I have been training so hard this past week, my muscles, brain (& back) are complete toast.

I don’t mean tasty toast, I mean that kind of toast that instead of melting in your mouth in perfect harmonies of butter & jam, crumbles into cardboardy tasteless scattered burnt bits of sharp crust.

Posting blogworthy ramblings does require at least two brain cells acting in concert, I can’t find a quorum.

Hmmm, toast is just a pretty metaphor… Here is an actuality, my brain feels as worn out as my current pair of dryland shoes. Damm, These were new just a few months ago!

I am not overtrained, in systematically-applied doses this is what June-July-August-September should be like for an October-February competitive season.

It’s scientifically possible to quantify the effects of training physiologically, but emotionally?? Intellectually?? Only metaphor will do. So I am shredded shoes on burnt toast.

I will return you to your regularly scheduled, half-thoughtful blogger shortly. Right now I am going to crawl to work, and try not to fall asleep face first on the keyboard.

8 Responses to “Toast”

  1. Toast. Good word choice. Isn’t it funny how we all use phrases like that..”burned”, “toast”, “fried”,”poke me with a fork, cuz I’m done” etc… haha.

    Not that I’m happy that you are feeling like the crunchy crubmly toast, but I am glad that someone else is feeling that way too!
    My body has finally resigned to the fact that it is now in summer training. It was happy with the cycling, but for dryland it rebelled for a couple of weeks… I am slowly recovering well. Last week was hell. We had jumping sprinkled into the workout..and since this white girl can’t jump (I swear I have cement shoes), that part of the workout is for me, challenging! So, with that, and outrageous low-walks…I had to lay down. I was burned toast.
    Your picture made me go check my “new” shoes…I don’t have holes yet, but the toes are nice and greenish brown from the low walks!

    Keep truckin’ Andrew…soon the only toast you will feel is the clink of a glass toasting your well earned hard-working rewards!!

  2. But hey, you still made a very well-written post, lack of brain cells and all! When I was in Michigan and (over)trained on my own, our short track coach used to yell, “Jump Carla!” in our dryland workouts…when I was already jumping. If you do not literally crawl to work, you are doing fine.

  3. thanks kelly & carla…

    some people talk about “spreading the love”

    I guess I am “sharing the toast”

    keep on keeping on with the jumping, both of you!! its funny that jumping-dryland it makes so much difference with skating.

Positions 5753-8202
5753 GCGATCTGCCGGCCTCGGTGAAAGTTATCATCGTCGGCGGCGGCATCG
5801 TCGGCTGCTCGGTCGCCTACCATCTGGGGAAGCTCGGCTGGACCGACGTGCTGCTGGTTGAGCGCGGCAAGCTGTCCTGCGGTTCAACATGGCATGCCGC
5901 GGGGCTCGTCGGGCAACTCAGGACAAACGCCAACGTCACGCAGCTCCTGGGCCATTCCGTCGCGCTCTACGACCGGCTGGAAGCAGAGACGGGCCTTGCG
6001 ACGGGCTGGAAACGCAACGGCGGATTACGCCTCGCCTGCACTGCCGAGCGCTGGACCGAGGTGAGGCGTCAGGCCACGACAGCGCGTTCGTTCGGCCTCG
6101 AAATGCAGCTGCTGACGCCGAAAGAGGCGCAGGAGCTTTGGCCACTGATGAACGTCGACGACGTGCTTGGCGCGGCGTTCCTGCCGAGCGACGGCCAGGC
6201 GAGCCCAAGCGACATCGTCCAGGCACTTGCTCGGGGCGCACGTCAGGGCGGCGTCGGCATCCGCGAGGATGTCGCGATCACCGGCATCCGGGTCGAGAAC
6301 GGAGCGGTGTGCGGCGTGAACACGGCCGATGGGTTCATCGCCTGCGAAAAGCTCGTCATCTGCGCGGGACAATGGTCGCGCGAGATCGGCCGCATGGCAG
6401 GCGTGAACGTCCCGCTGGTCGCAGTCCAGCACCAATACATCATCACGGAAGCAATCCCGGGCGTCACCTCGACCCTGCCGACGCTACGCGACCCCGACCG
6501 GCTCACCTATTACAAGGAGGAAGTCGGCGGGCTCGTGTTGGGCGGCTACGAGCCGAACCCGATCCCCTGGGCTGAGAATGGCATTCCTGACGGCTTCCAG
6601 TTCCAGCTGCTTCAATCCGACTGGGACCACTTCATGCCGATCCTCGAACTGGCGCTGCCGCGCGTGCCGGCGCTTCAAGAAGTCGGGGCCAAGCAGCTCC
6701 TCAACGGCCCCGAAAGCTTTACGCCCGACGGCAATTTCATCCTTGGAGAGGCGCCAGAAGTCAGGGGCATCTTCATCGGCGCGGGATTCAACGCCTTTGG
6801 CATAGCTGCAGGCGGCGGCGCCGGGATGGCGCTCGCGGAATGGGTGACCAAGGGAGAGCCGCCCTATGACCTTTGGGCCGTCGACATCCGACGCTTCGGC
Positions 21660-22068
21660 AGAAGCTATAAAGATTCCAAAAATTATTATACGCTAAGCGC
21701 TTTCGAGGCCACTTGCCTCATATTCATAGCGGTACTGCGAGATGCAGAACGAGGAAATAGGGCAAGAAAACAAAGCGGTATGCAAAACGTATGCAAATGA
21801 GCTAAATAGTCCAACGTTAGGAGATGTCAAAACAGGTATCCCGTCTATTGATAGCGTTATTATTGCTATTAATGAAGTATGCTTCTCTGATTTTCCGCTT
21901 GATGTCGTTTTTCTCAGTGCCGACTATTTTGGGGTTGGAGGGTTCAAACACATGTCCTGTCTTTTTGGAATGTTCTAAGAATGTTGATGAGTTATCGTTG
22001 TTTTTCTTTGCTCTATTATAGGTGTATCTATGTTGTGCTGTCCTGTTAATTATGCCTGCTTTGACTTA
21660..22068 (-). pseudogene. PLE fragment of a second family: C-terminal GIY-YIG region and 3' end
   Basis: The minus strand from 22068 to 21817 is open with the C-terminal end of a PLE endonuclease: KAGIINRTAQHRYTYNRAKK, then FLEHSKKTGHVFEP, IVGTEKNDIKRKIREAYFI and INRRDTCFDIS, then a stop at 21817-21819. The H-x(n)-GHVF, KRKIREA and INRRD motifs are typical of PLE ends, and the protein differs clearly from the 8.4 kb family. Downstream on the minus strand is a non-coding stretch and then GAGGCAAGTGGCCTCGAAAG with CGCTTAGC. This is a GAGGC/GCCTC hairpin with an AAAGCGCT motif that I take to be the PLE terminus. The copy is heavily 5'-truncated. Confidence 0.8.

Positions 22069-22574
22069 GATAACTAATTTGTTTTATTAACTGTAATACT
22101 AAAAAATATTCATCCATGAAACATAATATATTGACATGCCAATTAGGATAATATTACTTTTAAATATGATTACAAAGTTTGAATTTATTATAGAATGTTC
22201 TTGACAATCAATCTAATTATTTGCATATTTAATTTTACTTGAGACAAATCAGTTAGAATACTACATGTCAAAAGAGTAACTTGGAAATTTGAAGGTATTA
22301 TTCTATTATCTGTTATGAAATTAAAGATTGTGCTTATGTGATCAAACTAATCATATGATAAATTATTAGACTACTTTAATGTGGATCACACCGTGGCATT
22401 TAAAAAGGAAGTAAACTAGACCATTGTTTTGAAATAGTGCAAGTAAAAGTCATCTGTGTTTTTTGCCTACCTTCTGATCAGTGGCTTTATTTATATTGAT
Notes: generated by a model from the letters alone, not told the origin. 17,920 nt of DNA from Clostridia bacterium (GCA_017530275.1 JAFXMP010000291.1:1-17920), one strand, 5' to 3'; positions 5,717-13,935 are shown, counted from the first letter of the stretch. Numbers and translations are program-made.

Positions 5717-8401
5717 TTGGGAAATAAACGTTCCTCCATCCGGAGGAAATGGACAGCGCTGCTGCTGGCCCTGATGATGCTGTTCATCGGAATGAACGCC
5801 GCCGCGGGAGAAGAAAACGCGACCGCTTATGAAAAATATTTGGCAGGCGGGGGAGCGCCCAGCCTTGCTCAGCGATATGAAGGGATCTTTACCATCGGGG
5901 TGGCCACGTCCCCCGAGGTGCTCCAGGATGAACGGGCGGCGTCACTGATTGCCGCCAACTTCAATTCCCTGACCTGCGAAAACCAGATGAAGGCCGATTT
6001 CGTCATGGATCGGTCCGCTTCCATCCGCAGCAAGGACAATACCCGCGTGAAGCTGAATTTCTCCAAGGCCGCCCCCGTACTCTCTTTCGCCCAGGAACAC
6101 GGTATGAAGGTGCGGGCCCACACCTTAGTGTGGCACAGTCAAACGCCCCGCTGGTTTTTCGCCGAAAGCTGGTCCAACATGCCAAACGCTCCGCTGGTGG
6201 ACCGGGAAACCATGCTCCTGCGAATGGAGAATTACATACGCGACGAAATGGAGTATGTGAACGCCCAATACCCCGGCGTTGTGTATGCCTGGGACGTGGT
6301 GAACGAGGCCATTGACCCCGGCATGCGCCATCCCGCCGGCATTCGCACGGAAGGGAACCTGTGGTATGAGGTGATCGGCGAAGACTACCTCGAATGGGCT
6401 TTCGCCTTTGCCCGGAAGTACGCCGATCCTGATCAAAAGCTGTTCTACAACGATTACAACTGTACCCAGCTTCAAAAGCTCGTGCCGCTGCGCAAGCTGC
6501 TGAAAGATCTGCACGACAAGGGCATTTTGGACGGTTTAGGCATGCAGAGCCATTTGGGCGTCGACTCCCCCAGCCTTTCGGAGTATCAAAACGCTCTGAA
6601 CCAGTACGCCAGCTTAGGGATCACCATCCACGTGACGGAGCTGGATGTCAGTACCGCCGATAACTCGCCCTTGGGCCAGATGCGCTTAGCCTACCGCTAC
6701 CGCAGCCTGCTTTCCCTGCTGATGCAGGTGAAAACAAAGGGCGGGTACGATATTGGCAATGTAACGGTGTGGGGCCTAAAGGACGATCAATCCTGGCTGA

Once I heard a physiologist describe speedskating as a series of very precise, powerful one legged hops. That feels about right…

  4. Didn’t you quote someone once as talking about your training readiness in terms of number of pairs of sneakers worn out doing dryland?

    Maybe you’re there :)

  5. I’m tired, and still feel like I’m undertrained just looking at your sneakers!

    I can relate to the jump problems…

    We call one set of jumps our “Toyota” jumps - not sure if that’s a universal speed skating term - think back to the old Toyota commercials where the people are so excited they jump skyward at the end of the commercial, except we bring our knees to our chest instead of the spread eagle commercial version.

    Anyway, after holding the basic position for 6 seconds you do a “Toyota” jump. After a few of these (especially when the set is in the middle or towards the end of the workout) it feels like I might get stuck in the basic position and not move again!!! My knees love it!!!

  6. Ooh, Andrew sometime you should take video of me at the end of a set of jumps where my legs stop working but I try to make them jump anyway, and they just sort of do their own thing. Everyone else would feel very pleased with their own jumping skills. And have you ever had your legs actually get stuck?…because sometimes they do!

  7. I never have gotten “stuck” during dryland, but during races, I certainly have had moments of “stuck”, often about 100m from the finish line of a 1000m, where I completely lock up, and pretty much stagger/coast in…

    “toyota jumps” ken, I like that…

  8. Ken has such a high jump during “Toyotas” that even if his toes don’t leave the ground, his heels go higher than most of us can still jump. However, Ken missed the last dryland de’ Carl Carl Cepuran in which most participants could do nothing more than slide and drag both legs at the same time during low-walk jumps. Legs were into impulse power only.

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